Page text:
The Isle of Axholme, to which Humphrey was determined to go, was a marshy tract of ground in the northwest part of what is now Lincolnshire, and its eastern boundary was the Trent River. It was some eighteen miles long from north to south, and some five miles wide from east to west. On its north side was the wide mouth of the Ouse; the river Idle was south of it, and west of it was the Don. In the time of the Romans there had been a forest here which they had cut down, and the low, level land afterward became a marsh. At this time few trees were to be found there. But there were thickets of underbrush and patches of rank grass, as well as pools and boggy places; and Humphrey was right in thinking the place comparatively safe from pursuit. Especially so as the pursuers would naturally think that the young lord Josceline would push on as rapidly as possible, that he might get across to France to join his father.
"I go no more where the crowd goeth," declared Humphrey, when they were on their way. "How many, thinkest thou, of all that be abroad in these parts pass through Doncaster? Why, near all. We need not to show ourselves further to draw pursuit. This is now the fourth day since we set out, and my lady and Josceline must be well along in their journey. I would I knew the doings of William Lorimer at the castle. He is a brave man and a true, though he would never tell me his plans that he might take my counsel. He ever made naught of dreams and spake lightly of omens. I hope he may not fare the worse for it."
Hugo made no reply. He, too, was wondering about how things were going at the castle, but he kept his thoughts to himself.
"Now I will tell thee," said Humphrey, pausing and turning in his saddle, "when thou seest me draw rein and hold up my hand, do thou stop instantly. There be many robbers in this wood, and we have them to fear as well as king's men. And hold Fleetfoot fast. Let him not escape thee."
Hugo promised to obey in these particulars, and Humphrey, for a short distance, put his horse to the trot with Hugo following close behind him. All that day they turned and wound through the forest, going fast where they dared, and at other times creeping silently along. To Hugo it seemed they must be lost; but, when darkness fell, they had reached the edge of the Isle of Axholme, and, putting the horses through the Don, were safe in its marshy wastes.
"Here be no keepers and rangers," said Humphrey, exultingly. "And here may we kill and eat what we choose, while Fleetfoot may hunt for himself. We stir not till the moon rise, and then we seek a place to sleep," he concluded, patting the wet coat of the horse he rode.
Hugo said nothing. He did not know it, but he was nervous. All day he had been on the alert, and now to stay perfectly still in this strange, silent place, not daring to stir in the darkness lest he splash into some pool, or mire in a bog; with his eyes attempting to see, when it was too dark to see anything but the glow-worms in the grass and the will-o'-the-wisp, was an added strain.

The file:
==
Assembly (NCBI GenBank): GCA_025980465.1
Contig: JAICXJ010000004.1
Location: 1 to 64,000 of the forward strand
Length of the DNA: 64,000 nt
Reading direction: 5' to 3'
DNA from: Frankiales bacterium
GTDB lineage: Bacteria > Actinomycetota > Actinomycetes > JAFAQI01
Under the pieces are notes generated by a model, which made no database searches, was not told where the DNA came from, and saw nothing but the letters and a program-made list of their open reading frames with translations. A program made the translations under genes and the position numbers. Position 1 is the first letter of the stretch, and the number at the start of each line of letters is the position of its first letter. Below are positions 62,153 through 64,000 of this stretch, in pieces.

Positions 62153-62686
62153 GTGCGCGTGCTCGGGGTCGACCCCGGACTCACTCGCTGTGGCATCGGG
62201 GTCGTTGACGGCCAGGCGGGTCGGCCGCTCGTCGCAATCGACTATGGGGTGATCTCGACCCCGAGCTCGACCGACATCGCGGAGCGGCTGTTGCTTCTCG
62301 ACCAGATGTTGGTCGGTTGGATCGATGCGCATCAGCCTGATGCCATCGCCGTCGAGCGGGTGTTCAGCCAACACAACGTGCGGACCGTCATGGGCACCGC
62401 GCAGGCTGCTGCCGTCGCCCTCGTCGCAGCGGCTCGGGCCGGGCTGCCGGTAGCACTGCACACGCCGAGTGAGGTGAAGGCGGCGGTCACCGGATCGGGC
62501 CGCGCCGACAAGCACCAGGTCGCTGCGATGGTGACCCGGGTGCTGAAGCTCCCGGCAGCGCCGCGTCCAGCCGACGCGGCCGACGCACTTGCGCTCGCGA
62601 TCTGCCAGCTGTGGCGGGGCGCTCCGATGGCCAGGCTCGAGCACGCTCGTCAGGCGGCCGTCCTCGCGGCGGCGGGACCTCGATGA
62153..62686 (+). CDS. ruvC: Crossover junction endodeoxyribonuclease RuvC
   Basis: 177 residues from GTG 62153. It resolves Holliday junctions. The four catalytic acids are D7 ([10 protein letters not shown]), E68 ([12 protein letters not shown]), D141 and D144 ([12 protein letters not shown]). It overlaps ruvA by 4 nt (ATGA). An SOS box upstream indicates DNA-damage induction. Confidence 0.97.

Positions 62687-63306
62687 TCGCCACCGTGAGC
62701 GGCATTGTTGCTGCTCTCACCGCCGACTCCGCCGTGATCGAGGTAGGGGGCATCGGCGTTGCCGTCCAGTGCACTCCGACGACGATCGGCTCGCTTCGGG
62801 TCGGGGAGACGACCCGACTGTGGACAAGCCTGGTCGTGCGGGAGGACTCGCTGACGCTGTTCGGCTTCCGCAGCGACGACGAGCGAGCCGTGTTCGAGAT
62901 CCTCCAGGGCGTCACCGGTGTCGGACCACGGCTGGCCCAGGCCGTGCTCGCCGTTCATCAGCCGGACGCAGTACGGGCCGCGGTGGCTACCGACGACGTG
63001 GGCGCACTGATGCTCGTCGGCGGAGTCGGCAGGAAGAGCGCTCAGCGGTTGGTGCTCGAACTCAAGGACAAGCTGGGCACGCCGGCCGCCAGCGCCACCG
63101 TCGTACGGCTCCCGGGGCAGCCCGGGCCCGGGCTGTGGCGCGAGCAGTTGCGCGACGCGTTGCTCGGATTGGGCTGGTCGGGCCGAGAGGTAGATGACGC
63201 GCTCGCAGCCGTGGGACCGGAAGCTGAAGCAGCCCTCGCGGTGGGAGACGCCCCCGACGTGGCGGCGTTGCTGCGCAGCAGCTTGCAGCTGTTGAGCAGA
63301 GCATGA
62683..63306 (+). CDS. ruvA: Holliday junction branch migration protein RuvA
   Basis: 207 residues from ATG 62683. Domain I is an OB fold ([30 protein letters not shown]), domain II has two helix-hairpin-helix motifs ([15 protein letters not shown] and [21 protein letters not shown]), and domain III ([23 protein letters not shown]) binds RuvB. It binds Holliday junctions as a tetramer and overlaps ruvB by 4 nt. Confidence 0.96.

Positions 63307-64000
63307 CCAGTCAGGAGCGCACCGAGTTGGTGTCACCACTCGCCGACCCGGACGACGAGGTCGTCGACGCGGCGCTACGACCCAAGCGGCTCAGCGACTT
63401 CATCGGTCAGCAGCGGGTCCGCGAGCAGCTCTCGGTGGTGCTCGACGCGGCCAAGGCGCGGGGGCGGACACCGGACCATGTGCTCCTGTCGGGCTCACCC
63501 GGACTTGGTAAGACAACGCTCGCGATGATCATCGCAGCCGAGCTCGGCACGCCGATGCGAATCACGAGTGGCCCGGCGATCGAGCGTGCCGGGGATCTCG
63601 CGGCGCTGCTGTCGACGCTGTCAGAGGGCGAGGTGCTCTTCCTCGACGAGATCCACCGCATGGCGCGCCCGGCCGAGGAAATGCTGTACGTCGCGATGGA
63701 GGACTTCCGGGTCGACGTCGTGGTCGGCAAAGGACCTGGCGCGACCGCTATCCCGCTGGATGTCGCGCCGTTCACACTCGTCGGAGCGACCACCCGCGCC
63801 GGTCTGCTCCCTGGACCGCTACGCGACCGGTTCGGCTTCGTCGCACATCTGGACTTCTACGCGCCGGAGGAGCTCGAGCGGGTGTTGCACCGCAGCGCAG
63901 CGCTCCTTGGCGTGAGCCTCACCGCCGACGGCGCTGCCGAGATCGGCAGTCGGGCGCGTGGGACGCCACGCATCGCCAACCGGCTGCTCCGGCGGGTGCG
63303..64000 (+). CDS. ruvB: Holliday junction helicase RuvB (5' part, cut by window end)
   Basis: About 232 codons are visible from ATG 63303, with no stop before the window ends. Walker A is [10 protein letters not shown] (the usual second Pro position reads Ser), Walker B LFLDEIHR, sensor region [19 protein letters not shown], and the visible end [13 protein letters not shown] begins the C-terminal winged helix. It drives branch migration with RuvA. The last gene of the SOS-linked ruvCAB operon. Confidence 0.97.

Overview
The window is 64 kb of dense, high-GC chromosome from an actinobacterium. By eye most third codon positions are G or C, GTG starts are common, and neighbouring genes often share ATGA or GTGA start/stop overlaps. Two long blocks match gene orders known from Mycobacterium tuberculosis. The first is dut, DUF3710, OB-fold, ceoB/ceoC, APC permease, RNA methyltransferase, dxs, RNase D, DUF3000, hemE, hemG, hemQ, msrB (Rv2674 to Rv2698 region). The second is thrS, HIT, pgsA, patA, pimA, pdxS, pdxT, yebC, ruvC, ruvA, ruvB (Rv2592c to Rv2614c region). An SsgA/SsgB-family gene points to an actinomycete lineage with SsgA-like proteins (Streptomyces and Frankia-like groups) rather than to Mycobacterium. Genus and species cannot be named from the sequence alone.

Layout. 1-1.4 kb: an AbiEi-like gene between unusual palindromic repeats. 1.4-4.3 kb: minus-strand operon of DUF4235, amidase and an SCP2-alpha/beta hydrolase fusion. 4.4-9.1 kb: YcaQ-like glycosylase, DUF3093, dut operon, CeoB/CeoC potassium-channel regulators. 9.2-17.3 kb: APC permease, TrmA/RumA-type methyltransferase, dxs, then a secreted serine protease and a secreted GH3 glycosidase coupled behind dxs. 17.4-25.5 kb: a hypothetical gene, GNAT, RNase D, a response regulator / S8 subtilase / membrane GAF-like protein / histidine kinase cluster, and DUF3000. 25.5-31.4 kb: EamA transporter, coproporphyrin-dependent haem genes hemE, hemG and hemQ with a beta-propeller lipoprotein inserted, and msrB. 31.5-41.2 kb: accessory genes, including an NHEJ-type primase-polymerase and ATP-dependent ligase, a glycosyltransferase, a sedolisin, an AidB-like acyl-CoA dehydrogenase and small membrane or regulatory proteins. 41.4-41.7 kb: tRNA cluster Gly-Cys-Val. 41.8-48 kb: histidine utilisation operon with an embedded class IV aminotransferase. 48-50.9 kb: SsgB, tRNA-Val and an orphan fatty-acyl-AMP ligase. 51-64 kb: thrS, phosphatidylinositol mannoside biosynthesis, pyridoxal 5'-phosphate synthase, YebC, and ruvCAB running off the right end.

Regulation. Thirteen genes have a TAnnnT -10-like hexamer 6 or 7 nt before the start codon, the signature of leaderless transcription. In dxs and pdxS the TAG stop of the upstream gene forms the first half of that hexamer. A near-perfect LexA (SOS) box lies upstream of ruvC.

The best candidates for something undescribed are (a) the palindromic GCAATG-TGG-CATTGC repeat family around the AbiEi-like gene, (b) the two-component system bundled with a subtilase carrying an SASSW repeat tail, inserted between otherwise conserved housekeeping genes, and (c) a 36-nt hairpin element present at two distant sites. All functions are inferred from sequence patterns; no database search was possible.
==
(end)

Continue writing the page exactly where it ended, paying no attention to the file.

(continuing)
Two hours went by, and the curtain of darkness began to lift. The moonlight made visible a fringe of small trees and the shine of the water on whose bank they grew. The breeze rose and sighed and whistled through rush and reed. An owl hooted, and then Humphrey, who had been nodding on his horse's back, suddenly became very wide awake.
"Hast been here before, Hugo?" he cried cheerily.
"Nay," answered the boy, listlessly.
"No more have I," returned Humphrey. "But what of that? A man who hath proper dreams may be at home in all places. I will now seek out our resting-place, and do thou and Fleetfoot follow me." So saying, he chirruped to his patient horse and led the way carefully; for, however much Humphrey imagined he depended on dreams, he generally exercised as good judgment and care as he was able. To-night weary Hugo had forgotten that Humphrey was his servant, and, as such, bound to obey him. He felt himself nothing but a tired and homesick boy, and was glad himself to obey the faithful Saxon, while he thought regretfully of his uncle the prior, Lady De Aldithely, Josceline, and the valiant William Lorimer.
It was not Humphrey's intention to go farther that night than absolutely necessary; and a little later he dismounted and stamped his feet with satisfaction. "Here be solid ground enough and to spare for us and the horses and hound," he said, "and here will we rest."
A lone, scrubby tree was at hand, and to that Humphrey made fast the horses and dog. "No fire to-night. Thy cloak must be thy protection from the damp," he said. "But the swamp is not so damp as the king's dungeon, nor so dismal. So let us eat and sleep."
Hugo said nothing. He ate a morsel with a swelling heart, and then, in silence, lay down. He was beginning to find leading evil men a merry chase a rather unpleasant business.
In the moonlight Humphrey looked at him. "He is a good lad," he thought, "and seemeth no more to me like a stranger. I begin to see that he seemed no stranger to my lady neither. My lord will make him his page, no doubt, if he getteth safely over to France. France is a good country when a bad king ruleth at home." Then faithful Humphrey, the animals fed, himself lay down to sleep.